Whether rF2’s experimental quad bikes will eventually enjoy the same popularity as the karts, is hard to predict. Added to the sim’s official content selection over Easter along with ‘Lost Valley’, a canyon-cradled track, at present engine limitations mean you don’t see rubber biting into soft earth, or furrows deepening as races progress.

There’s fun to be had careering over crests and crabbing through corners, but until community track builders get busy with their virtual JCBs, and surfaces start feeling a little looser, the quads look set to remain a thought-provoking novelty.

If you haven’t inspected the constantly evolving rFactor 2 for a while I’d recommend a dalliance with the latest demo. A couple of weeks ago ISI unveiled a new free tempter featuring a 2013 Honda Civic Touring Car and Silverstone International in place of the old Corvette C6.R/Lime Rock Park combo.

Would they have turned more heads with a trial based on their evocative 1966 Monaco track and its period habitues? Probably, but yes, I suppose it is theoretically possible for someone to prefer bland Buckinghamshire right-angles to iconic Riviera hairpins, and the styling of a shoe-like contemporary hatchback to that of a svelte Sixties Brabham.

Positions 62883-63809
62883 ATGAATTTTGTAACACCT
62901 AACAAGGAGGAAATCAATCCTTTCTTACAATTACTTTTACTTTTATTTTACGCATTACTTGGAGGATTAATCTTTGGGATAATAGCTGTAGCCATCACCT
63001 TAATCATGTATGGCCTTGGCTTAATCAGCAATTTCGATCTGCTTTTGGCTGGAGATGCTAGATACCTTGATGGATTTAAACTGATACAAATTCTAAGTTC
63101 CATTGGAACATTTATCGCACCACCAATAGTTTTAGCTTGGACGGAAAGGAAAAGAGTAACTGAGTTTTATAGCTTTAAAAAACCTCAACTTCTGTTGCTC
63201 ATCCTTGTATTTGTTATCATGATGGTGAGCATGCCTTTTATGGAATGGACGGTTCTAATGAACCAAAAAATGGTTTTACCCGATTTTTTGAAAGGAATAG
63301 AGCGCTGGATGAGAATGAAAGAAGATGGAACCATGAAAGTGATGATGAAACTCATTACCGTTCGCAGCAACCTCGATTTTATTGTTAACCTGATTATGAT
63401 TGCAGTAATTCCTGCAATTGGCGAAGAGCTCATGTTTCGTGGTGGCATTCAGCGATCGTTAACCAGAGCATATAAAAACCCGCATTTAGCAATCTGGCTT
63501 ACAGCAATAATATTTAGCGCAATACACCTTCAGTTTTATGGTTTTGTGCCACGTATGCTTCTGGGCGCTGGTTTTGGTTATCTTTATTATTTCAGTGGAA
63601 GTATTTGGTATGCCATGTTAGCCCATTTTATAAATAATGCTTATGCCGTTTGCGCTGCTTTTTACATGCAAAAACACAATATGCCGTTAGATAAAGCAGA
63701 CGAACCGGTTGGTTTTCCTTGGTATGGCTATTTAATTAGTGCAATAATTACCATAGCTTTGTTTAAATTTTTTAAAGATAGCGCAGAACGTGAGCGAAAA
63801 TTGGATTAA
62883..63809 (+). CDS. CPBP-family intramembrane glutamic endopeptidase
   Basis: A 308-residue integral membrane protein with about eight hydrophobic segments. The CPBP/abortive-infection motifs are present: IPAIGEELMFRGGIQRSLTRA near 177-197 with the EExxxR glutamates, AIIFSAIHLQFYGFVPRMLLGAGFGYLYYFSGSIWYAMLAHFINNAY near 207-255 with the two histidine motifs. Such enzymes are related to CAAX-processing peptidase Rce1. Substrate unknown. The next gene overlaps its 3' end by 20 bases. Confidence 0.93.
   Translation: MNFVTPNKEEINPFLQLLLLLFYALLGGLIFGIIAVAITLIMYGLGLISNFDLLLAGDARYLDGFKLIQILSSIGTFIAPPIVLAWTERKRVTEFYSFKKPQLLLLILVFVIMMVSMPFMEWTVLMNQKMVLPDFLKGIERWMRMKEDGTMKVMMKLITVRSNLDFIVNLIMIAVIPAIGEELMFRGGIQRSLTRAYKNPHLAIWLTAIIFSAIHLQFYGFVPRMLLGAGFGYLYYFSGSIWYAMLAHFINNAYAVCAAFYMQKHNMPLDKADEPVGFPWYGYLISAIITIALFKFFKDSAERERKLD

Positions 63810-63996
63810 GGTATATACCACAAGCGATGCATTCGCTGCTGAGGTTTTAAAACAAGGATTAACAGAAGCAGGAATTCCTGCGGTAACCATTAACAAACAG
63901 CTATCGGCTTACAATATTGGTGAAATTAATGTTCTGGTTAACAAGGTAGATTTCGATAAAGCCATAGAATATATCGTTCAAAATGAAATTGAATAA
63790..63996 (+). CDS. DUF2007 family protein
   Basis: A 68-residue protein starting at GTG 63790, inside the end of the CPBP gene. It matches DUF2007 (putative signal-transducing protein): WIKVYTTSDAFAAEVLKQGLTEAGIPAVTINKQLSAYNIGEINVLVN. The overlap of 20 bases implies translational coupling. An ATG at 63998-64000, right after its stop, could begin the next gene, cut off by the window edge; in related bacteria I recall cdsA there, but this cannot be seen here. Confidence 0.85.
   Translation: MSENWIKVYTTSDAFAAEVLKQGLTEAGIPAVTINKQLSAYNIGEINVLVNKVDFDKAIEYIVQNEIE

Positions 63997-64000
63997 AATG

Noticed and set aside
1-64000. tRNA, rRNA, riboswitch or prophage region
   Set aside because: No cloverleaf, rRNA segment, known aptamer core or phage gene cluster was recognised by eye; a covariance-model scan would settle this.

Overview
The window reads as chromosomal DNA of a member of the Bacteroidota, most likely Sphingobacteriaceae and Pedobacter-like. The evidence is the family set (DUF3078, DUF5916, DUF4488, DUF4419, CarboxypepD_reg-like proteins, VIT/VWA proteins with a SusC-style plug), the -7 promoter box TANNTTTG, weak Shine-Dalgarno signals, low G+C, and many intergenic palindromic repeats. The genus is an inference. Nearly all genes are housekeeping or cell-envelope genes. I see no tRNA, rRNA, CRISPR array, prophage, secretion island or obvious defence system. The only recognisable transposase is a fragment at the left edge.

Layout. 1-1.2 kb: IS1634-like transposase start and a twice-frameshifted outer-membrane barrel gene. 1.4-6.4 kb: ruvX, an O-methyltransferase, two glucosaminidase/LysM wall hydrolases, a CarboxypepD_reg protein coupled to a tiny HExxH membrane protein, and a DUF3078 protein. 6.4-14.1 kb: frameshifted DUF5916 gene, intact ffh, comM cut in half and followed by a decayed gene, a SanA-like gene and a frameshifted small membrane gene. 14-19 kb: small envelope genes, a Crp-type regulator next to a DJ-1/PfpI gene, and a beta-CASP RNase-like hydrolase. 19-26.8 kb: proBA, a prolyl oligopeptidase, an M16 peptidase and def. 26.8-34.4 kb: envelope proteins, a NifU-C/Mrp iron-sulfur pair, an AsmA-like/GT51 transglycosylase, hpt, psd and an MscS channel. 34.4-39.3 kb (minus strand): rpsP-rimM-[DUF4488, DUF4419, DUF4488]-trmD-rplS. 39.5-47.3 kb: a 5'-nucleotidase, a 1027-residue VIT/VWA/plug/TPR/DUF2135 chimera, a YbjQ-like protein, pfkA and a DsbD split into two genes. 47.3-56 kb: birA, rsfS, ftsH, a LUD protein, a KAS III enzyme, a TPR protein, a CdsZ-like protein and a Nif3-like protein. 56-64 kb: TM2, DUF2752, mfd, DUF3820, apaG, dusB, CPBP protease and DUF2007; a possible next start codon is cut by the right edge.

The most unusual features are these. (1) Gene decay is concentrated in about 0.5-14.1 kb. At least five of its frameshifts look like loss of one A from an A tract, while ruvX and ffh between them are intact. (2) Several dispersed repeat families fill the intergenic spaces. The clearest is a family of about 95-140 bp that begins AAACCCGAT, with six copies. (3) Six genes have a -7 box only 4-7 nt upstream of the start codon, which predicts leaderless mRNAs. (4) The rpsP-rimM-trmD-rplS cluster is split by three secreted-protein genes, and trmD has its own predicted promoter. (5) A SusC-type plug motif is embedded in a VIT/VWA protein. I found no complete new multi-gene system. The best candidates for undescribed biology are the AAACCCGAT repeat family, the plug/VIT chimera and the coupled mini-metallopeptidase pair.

The Flare Path Foxer

Last Friday at precisely 16.30, the Foxine Chapel chimney belched a cloud of russet-coloured smoke. Roman & co. were acknowledging the fact that Rorschach617, with assistance from Palindrome, Spinoza, Smion, Sleeping_Wolf and Imposter, had Catholicked a tough Vatican City-themed foxer.

a. Sikorsky SH-3 Sea King
b. Saltpeter
c. SIG SG 550
d. MiG -17 ‘Fresco’
e. Radio Ethiopia by the Patti Smith Group
f. Cardinal route map
g. 2nd Infantry division slouch hat
h. Bristol Belvedere

Saltpeter = St.Peter? Unforgivable. If this week’s puzzle contains clues that tenuous then rest assured, heads, barrels, and Eskimos will roll.

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Tim Stone